Workshop Description

Through this seminar, attendees will walk away knowing when and how to run modern versions of traditional statistical analysis. These tests and the underlying bioinformatical lesson about resampling will be of use to most scientific disciplines. The course makes no assumptions about familiarity with traditional statistics – we will simply go through relatable experimental examples and ask how to test various hypotheses, introducing the relevant methods along the way. There will be homework assignments each night to solidify the concepts from class. These are short and optional, but will allow advanced students to gain more of the class.

As we introduce modern methods, we will also address how to best deal with common questions in experimental analysis:

  • What tests can be applied to small sample sizes?
  • When can one assume linearity in the data?
  • What to do with non-Gaussian data / residuals?
  • How does one best detect and justify removing outliers?
  • Which estimators are appropriate with highly non-continuous samples?

Day 1

  • Bootstrapping
  • Hypothesis testing

To access the workshop slides for day 1 – 3, click here.

Day 2

  • Paired data
  • Correlations

To access the workshop slides for day 1 – 3, click here.

Day 3

  • ANOVAs
  • Multiple comparison corrections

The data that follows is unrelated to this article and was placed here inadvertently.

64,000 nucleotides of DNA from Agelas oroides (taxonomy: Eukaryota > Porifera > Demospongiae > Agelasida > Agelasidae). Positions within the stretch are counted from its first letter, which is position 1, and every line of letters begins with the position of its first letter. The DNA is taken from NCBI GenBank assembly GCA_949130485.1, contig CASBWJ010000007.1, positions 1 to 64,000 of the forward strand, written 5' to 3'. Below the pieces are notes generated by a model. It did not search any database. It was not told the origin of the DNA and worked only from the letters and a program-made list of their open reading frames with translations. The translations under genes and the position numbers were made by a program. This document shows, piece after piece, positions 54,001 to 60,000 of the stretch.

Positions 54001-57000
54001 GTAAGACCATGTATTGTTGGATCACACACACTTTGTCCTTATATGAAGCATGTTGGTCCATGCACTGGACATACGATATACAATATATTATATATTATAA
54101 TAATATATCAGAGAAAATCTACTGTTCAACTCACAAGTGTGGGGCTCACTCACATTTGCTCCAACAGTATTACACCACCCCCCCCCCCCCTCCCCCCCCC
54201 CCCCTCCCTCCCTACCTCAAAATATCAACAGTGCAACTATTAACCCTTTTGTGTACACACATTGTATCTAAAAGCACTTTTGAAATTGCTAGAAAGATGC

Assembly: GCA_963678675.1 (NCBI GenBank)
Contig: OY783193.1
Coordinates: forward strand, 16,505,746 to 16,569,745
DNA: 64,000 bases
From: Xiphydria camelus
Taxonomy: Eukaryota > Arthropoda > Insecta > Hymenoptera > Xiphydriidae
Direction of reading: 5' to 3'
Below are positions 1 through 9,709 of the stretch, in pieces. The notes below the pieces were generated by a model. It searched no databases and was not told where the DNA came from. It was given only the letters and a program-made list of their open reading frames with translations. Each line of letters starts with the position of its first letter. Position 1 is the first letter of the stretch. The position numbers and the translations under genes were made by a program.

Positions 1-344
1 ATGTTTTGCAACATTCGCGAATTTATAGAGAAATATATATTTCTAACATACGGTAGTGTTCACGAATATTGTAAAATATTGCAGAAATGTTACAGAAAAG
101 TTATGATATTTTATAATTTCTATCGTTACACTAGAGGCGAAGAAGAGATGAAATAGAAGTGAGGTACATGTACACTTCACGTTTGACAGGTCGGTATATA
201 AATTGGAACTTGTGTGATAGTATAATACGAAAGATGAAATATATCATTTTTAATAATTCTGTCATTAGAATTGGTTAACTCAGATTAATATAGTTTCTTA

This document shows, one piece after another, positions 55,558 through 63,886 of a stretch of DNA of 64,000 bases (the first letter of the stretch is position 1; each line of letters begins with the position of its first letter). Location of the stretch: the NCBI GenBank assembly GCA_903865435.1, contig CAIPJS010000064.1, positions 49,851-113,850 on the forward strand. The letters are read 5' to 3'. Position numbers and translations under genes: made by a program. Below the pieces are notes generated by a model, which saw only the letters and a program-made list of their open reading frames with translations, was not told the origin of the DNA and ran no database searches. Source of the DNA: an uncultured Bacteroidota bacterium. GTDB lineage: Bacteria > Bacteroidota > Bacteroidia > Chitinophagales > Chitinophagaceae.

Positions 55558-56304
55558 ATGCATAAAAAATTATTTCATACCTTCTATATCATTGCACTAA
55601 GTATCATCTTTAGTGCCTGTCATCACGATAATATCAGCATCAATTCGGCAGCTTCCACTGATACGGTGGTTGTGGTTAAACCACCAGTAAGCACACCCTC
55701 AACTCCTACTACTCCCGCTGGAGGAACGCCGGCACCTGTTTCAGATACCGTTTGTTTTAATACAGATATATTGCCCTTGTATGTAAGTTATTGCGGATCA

To access the workshop slides for day 1 – 3, click here.

Workshop Materials

1) Helpful to have A basic understanding of either MATLAB or R.

2) We have 10 brand new mac computers with all relevant software installed. If you would prefer to use your own laptop you may do so if you have the following installed PRIOR to class: You need to have MATLAB or R already installed.


Donald Vaughn is a neuroscience Ph.D student at UCLA. His research has included functional Magnetic Resonance Imaging (fMRI), perceptual psychophysics, and sensory substitution. As an imager, Don uses fMRI to research neural correlates of freewill and how group social dynamics modulate empathy. In psychophics, Don investigated how information after an event has occurred influences perception of the event – an effect dubbed postdiction. Don now applies multivariate classification and non-parametric statistics to bioinformatics datasets.


Education: BS Physics Stanford 2008; BA Economics Stanford 2008

Workshop Details

Prerequisites: None
Length: 3 days, 2hrs per day
Level: Introductory
Location: Collaboratory Classroom  (Boyer Hall, 529)
Seats Available: 28

Spring Dates

4/18/17 – 4/20/17, 9:30 AM